(though less so after 1800) for the Kennedies, particularly their women; it was always markedly negative for the women of the newcomers; and was always slight for the neighbour clans. Table IV, in fact, confirms the inferences drawn from the perusal of Table III.

      The negative coefficients which were found to characterise the relationship between the Maclntoshes and the Macphersons can only be interpreted as the result of antipathy between the two clans. It betokens a determination on the part of at least one of them to avoid commitments through marriage that might lead to loss of dùthchas within its traditional territory. It is strange, however, considering the superiority in numbers and territory enjoyed by the Macphersons in Laggan, to find the only supporting piece of documentary evidence coming from them. In the larger context of Badenoch or Inverness-shire the strangeness rather disappears. Marriage between these clans was not avoided prior to 1700, as already noted (Macpherson 1967 : 149-92,), but in 1701 Sir Aeneas Macpherson of Invereshie wrote in his Loyall Dissuasive to his chief, Duncan of Clunie:

      For the future make no family allyance with the McIntoshes: that is, give none of your
      daughters to their children . . .. It is likewise no less convenient . . . that your friends avoid
      marrying any of their sons to the daughters of that family. (Murdoch 1902:89).

It would appear that this advice was adopted as a matter of policy, and that it became a custom which was not only still in practice after 1775, but was actually strengthened after 1800 (Table IV).

      It may be surmised that the custom of avoiding marriage ties between Macphersons and Maclntoshes was observed by the latter as well as the former. If so, it goes a long way to explaining how the MacDonalds gained ground in Laggan. The high dependence of the Maclntoshes, particularly their women, on the MacDonalds for marriage partners would seem to indicate the avenue along which the latter moved to acquire possession of land between Crathiemore and Gaskmore prior to 1800 . It is evident, therefore, and despite their smaller numbers, that the Sliochd Iain Léith and Sliochd Dhomhnaill Ghlais Maclntoshes should be regarded as a dominant clan, at least within their own enclave in Laggan.

      As in the case of endogamous marriage, exogamy brought extra-parochial partners into the community. Analysis of the 237 families for which marriage and baptismal entries are recorded shows that 14.3 per cent (34 families) included a spouse who had joined the community by marrying a member of an established clan. Half of these marriages occurred after 1825, indicating once more that a trend away from a more stable pattern took place after that date. There were nine such marriages between 1779 and 1800, six of which included a spouse from the neighbouring parish of Kingussie; the others introduced a MacGlashan girl from the parish of Moulin in Atholl, John Eason, one of a well-known family of masons in Atholl, and Anne Shaw, a younger daughter of William Shaw, last tacksman of his name in DaInavert (Alvie), who married


Capt. Donald Macpherson of Gaskmore on 29 January 1795 (Macpherson 1893:183, 184; Paton 1903: No. 8 82). Two of these marriages, both involving Kingussie men and Macpherson girls, were matrilocal: a MacLean from Glentromie married a Macpherson in Drumgaskinloan in 1784, and a MacIntyre from Glenbanchor married a Macpherson in Crubenbeg in 1783.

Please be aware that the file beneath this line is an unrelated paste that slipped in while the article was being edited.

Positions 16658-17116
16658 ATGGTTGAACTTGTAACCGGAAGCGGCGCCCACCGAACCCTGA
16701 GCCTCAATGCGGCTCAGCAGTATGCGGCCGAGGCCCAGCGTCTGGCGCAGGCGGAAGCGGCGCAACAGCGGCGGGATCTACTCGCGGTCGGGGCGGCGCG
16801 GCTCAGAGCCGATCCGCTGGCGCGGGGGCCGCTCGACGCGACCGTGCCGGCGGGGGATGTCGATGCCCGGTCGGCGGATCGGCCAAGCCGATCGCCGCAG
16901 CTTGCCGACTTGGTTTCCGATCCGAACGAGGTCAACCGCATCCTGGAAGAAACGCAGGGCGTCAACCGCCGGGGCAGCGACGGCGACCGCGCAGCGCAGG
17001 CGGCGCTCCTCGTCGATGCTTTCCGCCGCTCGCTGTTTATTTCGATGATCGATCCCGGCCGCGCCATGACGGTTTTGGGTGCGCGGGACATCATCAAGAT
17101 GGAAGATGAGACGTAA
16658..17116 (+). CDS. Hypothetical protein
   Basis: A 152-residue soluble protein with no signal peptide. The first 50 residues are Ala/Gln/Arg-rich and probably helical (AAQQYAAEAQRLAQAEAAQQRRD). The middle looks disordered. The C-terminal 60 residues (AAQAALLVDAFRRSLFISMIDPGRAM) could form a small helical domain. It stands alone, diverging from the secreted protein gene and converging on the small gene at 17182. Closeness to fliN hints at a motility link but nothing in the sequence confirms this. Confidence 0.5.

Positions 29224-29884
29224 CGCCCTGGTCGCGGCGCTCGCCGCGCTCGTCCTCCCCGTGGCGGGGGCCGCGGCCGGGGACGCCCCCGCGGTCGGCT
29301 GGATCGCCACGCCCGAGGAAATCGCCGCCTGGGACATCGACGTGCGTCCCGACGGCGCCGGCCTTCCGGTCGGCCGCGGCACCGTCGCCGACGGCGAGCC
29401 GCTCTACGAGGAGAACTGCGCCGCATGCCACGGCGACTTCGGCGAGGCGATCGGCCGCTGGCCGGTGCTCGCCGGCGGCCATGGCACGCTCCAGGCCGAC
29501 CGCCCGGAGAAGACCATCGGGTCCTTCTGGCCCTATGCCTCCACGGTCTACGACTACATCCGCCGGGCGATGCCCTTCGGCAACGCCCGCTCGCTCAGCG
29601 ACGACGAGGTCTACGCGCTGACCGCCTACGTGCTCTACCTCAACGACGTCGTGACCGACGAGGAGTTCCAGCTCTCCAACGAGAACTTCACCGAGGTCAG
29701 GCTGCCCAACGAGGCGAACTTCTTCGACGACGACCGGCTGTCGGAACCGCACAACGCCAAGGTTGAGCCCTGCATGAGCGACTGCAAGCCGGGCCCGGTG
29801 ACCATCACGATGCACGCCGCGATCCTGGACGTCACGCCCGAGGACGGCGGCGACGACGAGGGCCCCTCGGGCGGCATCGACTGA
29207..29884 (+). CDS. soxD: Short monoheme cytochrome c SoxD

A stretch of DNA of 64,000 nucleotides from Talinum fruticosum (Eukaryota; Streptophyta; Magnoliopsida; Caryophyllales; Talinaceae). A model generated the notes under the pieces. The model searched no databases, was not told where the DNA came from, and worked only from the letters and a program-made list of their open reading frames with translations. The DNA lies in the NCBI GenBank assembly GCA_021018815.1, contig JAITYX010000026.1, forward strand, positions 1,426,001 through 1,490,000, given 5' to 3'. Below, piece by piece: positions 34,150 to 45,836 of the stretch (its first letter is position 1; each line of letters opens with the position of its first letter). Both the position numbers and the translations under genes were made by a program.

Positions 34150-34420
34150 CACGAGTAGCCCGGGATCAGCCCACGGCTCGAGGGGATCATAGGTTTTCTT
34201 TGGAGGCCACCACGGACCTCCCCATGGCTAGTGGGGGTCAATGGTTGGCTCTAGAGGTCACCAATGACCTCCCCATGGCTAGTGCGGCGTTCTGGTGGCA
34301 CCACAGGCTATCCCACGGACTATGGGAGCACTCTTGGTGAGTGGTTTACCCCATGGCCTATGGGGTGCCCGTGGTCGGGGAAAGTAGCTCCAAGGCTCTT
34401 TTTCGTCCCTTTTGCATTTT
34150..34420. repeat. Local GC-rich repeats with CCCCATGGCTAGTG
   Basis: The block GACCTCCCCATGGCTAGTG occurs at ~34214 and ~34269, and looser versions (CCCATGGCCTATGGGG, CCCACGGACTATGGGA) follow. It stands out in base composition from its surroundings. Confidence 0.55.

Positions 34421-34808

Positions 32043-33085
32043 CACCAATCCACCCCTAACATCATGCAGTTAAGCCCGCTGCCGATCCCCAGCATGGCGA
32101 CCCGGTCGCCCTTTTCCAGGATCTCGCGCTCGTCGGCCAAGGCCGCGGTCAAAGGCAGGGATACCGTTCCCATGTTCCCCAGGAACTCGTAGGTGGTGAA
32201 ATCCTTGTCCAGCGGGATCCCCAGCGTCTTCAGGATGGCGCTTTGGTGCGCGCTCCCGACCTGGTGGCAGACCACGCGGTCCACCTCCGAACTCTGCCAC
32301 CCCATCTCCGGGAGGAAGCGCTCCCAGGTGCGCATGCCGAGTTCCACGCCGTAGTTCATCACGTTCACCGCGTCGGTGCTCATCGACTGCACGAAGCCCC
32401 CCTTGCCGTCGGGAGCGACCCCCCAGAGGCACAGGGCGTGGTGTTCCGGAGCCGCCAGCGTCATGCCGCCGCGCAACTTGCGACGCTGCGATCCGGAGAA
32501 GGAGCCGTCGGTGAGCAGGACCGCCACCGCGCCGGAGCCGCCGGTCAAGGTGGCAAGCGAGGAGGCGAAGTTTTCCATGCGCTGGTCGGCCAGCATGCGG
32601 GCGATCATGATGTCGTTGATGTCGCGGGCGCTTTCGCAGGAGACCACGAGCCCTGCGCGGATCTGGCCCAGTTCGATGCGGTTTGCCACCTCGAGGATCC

Between 1801 and 1825 eight more extra-parochial spouses married into the Laggan community, only one of whom came from the parish of Kingussie. Two others, however, came from the neighbouring western parish of Kilmonivaig in the Braes of Lochaber: both Camerons marrying Macphersons. The rest were from the distant parishes of Knockando in lower Speyside, Kiltarlity in the Aird of Inverness, Urray in the Black Isle, and Lismore in Loch Linnhe, and from Oban. Four of the eight marriages involved matrilocal residence with Macpherson and MacDonald wives: John Stevenson from Oban, later a storekeeper in Laggan, married a daughter of John Ruadh Macpherson, tacksman of the farm of Lower Clunie, in 1816; William MacKenzie from Kiltarlity married a MacDonald girl in the Glebe of Laggan at Gaskbeg in 1822; John MacKeich from Lismore married a MacDonald in Crathiemore in 1824; and Dougald Cameron from Kilmonivaig married a Macpherson in Muckcoul in the same year.

      Between 1826 and 1854 exogamous marriages with extra-parochial partners rose to seventeen, involving five from Kingussie, five from Alvie and Insh, two from Abernethy in lower Strathspey (both with Tolmie men), and individuals from the distant parishes of Duthil in Strathspey, Cawdor in Nairn, Inverness, Urquhart in the Black Isle, and Snizort in Skye. Matrilocal residence was assumed by a Campbell from Snizort who married a MacDonald in Balgown in 1831, by a Smith (Gow) from Kingussie who married a Tolmie in Croft of Blargie in 1840, and by a Stewart from Newtonmore in Kingussie who married a MacIntyre in Catlaig in 1842.

      Besides the common case where other clans were introduced to the community by the assumption of matrilocal residence, there is also some evidence that extra-parochial wives of leading men often brought kinsmen with them for whom provision had to be made. Donald Macpherson, for instance, mentions the Maclntoshes (Tòisich a' Bhràighe), the Dubh-shuilich Stewarts, and the Irish Boyles and Burkes (Na Burcaich) in the Braes of Lochaber as having joined the Clann Raghnaill in virtue of marriages between their kinswomen and chiefs of the Clann Raghnaill (Macpherson 1879 : 368-75). The Laggan Register records what is possibly a late instance of this at a somewhat lower level of society, comparable perhaps to the circumstances that brought some of the MacGregors to Laggan, namely the arrival of the MacKillops, a minor clann of the Clann Raghnaill of Lochaber.